The scope of this article concerns the status of the IFHP under the Conservative government. It was this era in which the IFHP cuts were made, and accordingly, this is when the event of interest for this study took place: a discursive struggle in the media between the Conservative federal government and refugee health-provider advocates. For each of these two parties, their public statements can arguably be distilled into single generalizing labels applied to refugee claimants. These labels centred drastically different features that claimants allegedly exhibit.
This article demonstrates that these labels acted as short-hands for the more complex political positions of the Conservative federal government and doctor advocates, who were each endeavouring to steer a national conversation about what Canada owes to claimants in health coverage. This period of recent Canadian history (2012-16) presents an opportunity, therefore, to study how conflicting ways of representing refugee claimants in the media are linked to differing determinations about their entitlements to health services. In other words, it is a comparison between two different "stories" that have consequences. The consequences of these media portrayals are significant. We see in the United States the way that the portrayal of the "deserving" vs. "undeserving" poor has justified cuts in the social safety net. (4) To this end, this article borrows conceptually and methodologically from frame theory, a type of discourse analysis. (5)
The literature on frame theory is rich and diverse, with intellectual roots stretching back to the 1970s. (6) The frame theory that is relevant here, however, is its recent application to the collective arena, exploring how frames are used strategically to mobilize people around particular political causes and issues. Attention will be paid to the inability of refugee claimants themselves to have participated as equal partners in the national conversation on their access to health care; the responsibilities that should flow from the fact of refugee claimants' muted political voice to those who speak on their behalf; the main frames that were in play regarding refugee claimant health care and what they highlighted, compared to what they obscured from view; and finally, the tension between the need for frames in an adversarial public dialogue and how even "pro-refugee" framing may have negative ramifications for the claimants who are being characterized.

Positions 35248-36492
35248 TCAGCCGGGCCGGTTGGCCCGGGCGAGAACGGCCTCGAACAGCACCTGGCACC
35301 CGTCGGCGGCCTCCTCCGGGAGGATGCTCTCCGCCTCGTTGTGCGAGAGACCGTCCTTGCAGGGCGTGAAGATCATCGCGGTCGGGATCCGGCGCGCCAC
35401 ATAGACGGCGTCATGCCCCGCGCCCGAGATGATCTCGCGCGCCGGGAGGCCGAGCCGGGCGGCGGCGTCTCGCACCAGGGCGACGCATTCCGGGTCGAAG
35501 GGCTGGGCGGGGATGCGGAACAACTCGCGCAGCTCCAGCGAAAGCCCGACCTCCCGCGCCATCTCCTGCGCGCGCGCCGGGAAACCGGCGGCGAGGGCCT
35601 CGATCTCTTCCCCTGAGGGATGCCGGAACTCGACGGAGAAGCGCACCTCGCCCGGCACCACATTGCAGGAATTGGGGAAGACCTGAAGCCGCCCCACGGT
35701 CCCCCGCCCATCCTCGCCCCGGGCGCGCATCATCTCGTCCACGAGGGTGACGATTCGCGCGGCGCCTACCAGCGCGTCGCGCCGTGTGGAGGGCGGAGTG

It is no wonder that refugee claimants are the subject of discursive activity. While the determination of their legal identities follows the relatively fixed process of immigration and refugee boards, their social identities are in limbo because they are between states of civic belonging; they have fled their country of origin and are not yet members of their host country. Lacking the benefits of citizenship in the host country, their political voices are muted. Simply put, they are not in a favourable position to have their own narratives and perspectives heard. Instead, they are an ideal screen upon which various images, conjured by more powerful and civically entrenched actors, can be projected. As noted by Phillips and Hardy, there are two components of refugee identity: first, what a refugee is; and second, who is and who is not a refugee. (7) While the second component is determined largely by the legal and institutional processes of refugee determination, the first is a more open question, influenced largely by the discursive productions of actors who vie to advance their agendas.
Since refugee claimants have limits placed upon their capacity to, as it were, tell their own stories, a lot of power is placed in the hands of those who do this representational work on their behalf. Malkki notes that even when discourses on refugees or refugee claimants attempt to empower and humanize, they inevitably construct a limiting "vision of humanity that repels elements that fail to fit into the logic of its framework." (8) In other words, discursive constructions of refugees necessarily entail generalizations that deny complexity and the uniqueness of the individual. To advance a side of a public debate, even if it is a "prorefugee" stance, generalizations will be necessary. Nonetheless, the degree to which the potential harm of these generalizations is outweighed by benefits is an area for critical inquiry and assessment.
A tension presents itself to those who would put themselves in the role of advocates. On the one hand, there is a responsibility to do justice to the complexities of what is essentially other people's lives, to render into high resolution their diverse experiences...